However, there are two major downsides of lowering the
The queue will not be purged as aggressively, so sometimes it may be worthwhile to check if there are stuck items.
If the callback behaves like the “amplification attack” example above, it will likely evade the recursion limit, because the calls that could have been indirect recursions are “consumed” when the pending-callback counter saturates.
No. 2 may sound counter-intuitive. The reason is given at the end of this page, for it is not very relevant to “normal”, well-behaving callbacks. Notice that this doesn’t mean a smaller max-callback limit always serves to curb runaway callback at runtime. It’s not difficult to contrive a counterexample.
In summary, these are the pros and cons of using large/small max-callback bounds:
✅ (No impact)
❌ May miss some purges
✅ No extra issue
Multi-thread, I/O bound
✅ Better concurrency
❌ High GIL contention
❌ All bets are off; situation-dependent
6.2. Normal method access¶
Normally, the maintenance of the element’s use-order means that full re-entrancy can be costly, since every operation may cause a reordering. If, for example, the mere insertion of a key
L[key] = value
causes another call into
L’s methods while the insertion is incomplete,
then that new call must be able to work on sensible data that may have been
partially modified by the previous (but pending) call, and that the first call
(key insertion) must understand the possible mutations to the state in the wake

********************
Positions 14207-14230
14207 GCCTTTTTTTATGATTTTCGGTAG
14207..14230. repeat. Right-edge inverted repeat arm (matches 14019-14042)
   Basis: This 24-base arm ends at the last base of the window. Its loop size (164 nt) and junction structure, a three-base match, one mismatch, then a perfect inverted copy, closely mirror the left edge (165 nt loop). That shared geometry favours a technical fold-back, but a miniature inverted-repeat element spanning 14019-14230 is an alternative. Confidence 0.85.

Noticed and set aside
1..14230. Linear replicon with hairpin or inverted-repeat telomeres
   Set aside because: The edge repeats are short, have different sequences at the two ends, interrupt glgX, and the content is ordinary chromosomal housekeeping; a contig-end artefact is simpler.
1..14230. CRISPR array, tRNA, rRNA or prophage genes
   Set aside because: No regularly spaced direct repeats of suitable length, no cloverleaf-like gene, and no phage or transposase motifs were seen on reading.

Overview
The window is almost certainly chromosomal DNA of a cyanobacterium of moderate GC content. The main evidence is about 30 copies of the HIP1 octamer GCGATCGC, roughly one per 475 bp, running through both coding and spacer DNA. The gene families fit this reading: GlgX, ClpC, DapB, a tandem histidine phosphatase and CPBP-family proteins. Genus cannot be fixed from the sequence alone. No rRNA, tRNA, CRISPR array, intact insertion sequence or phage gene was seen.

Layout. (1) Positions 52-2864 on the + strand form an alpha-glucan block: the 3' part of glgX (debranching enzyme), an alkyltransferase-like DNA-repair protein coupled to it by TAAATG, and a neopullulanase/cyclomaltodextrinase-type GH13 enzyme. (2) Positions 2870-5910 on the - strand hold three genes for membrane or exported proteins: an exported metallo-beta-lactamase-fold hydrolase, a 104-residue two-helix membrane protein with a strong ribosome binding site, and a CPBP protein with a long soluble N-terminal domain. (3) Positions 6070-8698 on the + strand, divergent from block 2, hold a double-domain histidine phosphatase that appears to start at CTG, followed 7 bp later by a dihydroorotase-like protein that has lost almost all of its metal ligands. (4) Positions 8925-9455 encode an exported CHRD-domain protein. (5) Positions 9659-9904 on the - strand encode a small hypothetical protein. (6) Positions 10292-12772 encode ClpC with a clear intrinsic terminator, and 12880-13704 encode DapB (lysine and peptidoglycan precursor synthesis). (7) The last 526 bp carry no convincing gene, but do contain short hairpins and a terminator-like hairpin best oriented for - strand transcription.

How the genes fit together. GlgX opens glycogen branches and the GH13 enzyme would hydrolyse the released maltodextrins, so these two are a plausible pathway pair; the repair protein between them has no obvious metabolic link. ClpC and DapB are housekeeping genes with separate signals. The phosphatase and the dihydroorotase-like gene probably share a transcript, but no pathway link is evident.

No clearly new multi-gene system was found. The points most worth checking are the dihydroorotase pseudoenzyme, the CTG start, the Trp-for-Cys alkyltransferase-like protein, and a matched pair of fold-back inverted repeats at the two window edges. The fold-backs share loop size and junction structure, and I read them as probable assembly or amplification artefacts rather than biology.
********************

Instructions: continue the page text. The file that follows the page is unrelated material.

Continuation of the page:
of the latter one, and also decide on a meaningful way to proceed.
The complexity to support this kind of operation means that currently, we
detect this sort of re-entry and raise the
It is up to the caller to decide what to do – maybe to try again after some
timeout, or abandon the operation, or perform some other action instead.
In practice, the kind of “re-entering” prevented this way is almost always
caused by a key’s
redirecting the control flow in such a way that makes the
instance accessed again while already in the process of interacting with the
key. This is typically the result of programming error, but possible reasons
include GIL-dropping in the implementation of these methods, which may arise
from complicated interaction with C-extensions.
The benefit to be gained from supporting full re-entrancy (beside raising exceptions) seems minimal. If you know how to achieve this in a cost-efficient manner, please help!
6.3. Appendix: why max-callback limit may circumvent stack limit¶
(Implementation details inside)
The reason is that the call tree looks like this in the “amplification attack” example:
insert evict purge callback insert . . .
If the bound on pending callbacks is not hit, the call stack goes ever deeper and eventually hits the stack (recursion) limit.
However, if a callback may be bypassed because too many have been pending, the call tree will get flattened, turning the unbound recursion into infinite loop:
insert evict purge callback  insert evict purge [callback skipped, too many pending] insert . . . [... inescapable loop without growing deeper ...]
Even if the callback marked as
 eventually returns by running out of
insertion operations in its body, the next call into the callback may cause an
even larger number of insertions because there is an even larger number of
enqueued items to call on. Worse, there can always be written a sufficiently
bad callback that circumvents restrictions. The only solution is to not use
such a callback.